Content warning: mentions sexual violence, abuse, sexual harassment, rape, domestic abuse and violence
Last week saw the hashtag #MeToo achieve viral success, following the accusations multiple women made again Hollywood director Harvey Weinstein. The hashtag started when actress Alyssa Milano, tweeted “If all the women who have been sexually harassed or assaulted wrote ‘Me too’ as a status, we might give people a sense of the magnitude of the problem”.
The next week, social media was bombarded with personal account of sexual harassment, abuse, rape, assault and domestic violence. Famous celebrities talked about their experiences and within 24 hours, Facebook reported that 4.7 million people engaged with the #MeToo hashtag with over 12 million posts and comments. Most of the media’s reaction has been positive – finally we are acknowledging that sexual violence is a pervasive problem rather than a few isolated incidents, they say.
The #MeToo campaign places burden on individuals to disclose their experiences of assault
I fear that the hashtag and its reporting are actually contributing to an even more toxic environment where disclosure of personal attacks is encouraged and lauded as the only means of tackling the systemic problems of violence against women. It comes as no surprise to me that the hashtag took off after a string of famous white Hollywood actresses disclosed the fact that they were victims of sexual assault. Ebony revealed that a campaign with the same name and aims was initiated by a black woman named Tarana Burke over ten years ago. It’s good that the hashtag received viral attention, but we should talk about what it suggests about our culture that we are more likely to take seriously allegations made by rich white women, than a black female activist. Being a survivor of sexual assault means you already have more at stake in debates about sexual assault and sexual violence than most.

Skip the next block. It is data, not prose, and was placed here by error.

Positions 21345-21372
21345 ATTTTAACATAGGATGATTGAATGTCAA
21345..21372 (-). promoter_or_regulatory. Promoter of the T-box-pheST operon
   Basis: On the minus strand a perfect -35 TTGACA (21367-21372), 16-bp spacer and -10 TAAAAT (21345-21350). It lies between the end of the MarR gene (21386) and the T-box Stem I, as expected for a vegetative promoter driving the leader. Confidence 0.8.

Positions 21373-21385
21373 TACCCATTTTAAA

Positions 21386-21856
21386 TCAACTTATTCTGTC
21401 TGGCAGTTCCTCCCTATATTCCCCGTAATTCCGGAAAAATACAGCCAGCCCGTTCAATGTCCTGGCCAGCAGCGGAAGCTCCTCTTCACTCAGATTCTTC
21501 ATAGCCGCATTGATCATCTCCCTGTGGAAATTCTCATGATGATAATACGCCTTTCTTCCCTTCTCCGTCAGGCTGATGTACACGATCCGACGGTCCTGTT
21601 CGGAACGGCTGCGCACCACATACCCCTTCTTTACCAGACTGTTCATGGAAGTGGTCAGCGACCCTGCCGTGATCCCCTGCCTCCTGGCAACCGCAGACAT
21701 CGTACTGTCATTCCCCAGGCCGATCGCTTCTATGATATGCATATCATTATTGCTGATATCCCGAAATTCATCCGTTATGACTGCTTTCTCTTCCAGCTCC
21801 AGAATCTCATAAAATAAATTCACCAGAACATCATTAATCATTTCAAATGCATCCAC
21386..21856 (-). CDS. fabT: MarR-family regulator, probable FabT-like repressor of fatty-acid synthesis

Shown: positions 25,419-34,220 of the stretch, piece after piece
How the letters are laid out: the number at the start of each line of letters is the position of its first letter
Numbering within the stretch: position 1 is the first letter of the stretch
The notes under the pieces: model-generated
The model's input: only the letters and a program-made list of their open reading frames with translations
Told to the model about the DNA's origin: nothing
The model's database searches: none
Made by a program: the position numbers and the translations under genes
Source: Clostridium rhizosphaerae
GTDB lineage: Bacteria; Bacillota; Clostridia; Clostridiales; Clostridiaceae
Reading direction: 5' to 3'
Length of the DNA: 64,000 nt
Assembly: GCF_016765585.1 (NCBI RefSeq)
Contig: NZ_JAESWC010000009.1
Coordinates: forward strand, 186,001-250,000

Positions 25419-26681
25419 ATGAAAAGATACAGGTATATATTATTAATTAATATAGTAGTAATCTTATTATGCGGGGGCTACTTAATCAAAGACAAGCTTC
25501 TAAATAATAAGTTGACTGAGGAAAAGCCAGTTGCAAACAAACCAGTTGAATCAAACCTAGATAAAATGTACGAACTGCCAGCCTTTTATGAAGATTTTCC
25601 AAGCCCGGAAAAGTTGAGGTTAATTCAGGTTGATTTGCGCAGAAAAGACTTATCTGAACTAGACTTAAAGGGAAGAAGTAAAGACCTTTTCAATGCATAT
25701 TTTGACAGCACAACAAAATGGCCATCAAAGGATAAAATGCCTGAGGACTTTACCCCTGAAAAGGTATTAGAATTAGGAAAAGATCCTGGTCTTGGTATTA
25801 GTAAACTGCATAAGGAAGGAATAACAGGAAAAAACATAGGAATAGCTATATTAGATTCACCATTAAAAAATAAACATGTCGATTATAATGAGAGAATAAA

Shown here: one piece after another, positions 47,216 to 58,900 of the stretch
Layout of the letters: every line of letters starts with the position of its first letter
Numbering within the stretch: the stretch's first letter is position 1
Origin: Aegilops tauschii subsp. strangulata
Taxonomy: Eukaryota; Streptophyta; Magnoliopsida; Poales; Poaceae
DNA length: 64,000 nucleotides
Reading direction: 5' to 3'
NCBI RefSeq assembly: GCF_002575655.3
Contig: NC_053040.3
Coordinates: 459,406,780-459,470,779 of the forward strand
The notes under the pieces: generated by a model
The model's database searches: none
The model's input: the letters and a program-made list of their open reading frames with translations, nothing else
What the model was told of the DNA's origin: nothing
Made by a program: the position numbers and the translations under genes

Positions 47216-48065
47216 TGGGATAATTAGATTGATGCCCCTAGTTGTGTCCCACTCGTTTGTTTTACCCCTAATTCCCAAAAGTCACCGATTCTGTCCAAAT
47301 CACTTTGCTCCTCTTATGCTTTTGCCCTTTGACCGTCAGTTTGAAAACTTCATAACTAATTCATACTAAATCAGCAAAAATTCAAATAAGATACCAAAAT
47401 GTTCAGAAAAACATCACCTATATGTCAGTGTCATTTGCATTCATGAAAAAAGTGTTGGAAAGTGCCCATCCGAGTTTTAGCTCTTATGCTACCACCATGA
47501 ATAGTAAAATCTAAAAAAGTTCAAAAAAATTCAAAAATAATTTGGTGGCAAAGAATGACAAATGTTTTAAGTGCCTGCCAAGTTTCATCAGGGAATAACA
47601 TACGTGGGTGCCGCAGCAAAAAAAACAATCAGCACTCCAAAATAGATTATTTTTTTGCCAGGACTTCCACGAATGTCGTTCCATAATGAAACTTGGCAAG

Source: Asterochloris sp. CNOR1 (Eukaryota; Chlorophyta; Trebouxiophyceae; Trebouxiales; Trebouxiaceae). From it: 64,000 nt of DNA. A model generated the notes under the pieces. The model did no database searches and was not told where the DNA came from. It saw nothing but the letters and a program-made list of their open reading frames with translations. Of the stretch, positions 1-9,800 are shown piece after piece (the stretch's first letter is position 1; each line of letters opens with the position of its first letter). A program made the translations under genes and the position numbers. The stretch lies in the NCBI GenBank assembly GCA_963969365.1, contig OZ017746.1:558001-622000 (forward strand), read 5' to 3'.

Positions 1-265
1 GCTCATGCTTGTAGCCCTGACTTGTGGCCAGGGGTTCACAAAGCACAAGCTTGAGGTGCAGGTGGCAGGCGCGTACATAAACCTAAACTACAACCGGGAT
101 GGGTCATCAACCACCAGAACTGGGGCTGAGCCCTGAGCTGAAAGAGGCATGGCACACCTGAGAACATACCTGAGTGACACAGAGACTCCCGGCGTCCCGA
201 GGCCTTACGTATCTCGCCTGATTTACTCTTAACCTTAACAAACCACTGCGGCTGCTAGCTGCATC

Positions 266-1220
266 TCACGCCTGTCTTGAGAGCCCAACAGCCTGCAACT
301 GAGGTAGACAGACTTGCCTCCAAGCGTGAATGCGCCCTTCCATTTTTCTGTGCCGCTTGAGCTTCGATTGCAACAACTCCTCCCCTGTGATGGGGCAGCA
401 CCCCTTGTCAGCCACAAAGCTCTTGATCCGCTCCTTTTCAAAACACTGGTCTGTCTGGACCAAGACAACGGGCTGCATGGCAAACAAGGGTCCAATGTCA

The #MeToo campaign places burden on individuals to disclose their experiences of assault and frames mass exposure to accounts of sexual violence as a positive step forwards. As a survivor of assault, I’ve found the past week enormously difficult, having to avoid social media after the slew of unavoidable posts around #MeToo forced me to re-confront the rape I’ve been trying to ignore. Rather than exposing me to the ‘shocking’ reality of gendered violence, the #MeToo campaign has exposed me to triggering, unfiltered and graphic reminders of the pain of my assault and made disconnect from social media all together. At this point, I think anyone who isn’t aware of the ubiquity of sexual violence is either wilfully ignorant or burying their head in the sand. Donald Trump has been exposed as a perpetrator of sexual assault multiple times, yet he still occupies the highest position of power in the United States. Solidarity with survivors serves a purpose, but solidarity without action or considerations about the lives of survivors is useless.
I am concerned about a culture that relies on women disclosing personal trauma as a means of tackling the problem with no forethought as to how to support them.
There is a substantial lack of nuance about ‘hashtag activism’. Take for example the #SolidaritynotSilence group. After multiple women detailed accounts of abuse perpetrated by a male musician, they found themselves being served legal papers under a defamation case the perpetrator had bought against them. The women were no longer able to talk about the incidents online in fear of breaching the court case and are still fundraising to pay legal fees since defamation cases do not qualify survivors to access legal aid. (You can donate to the women’s legal fees here.) It is evident that we do not have the structures or legal protections in place to adequately support survivors. I am concerned about a culture that relies on women disclosing personal trauma as a means of tackling the problem with no forethought as to how to support them.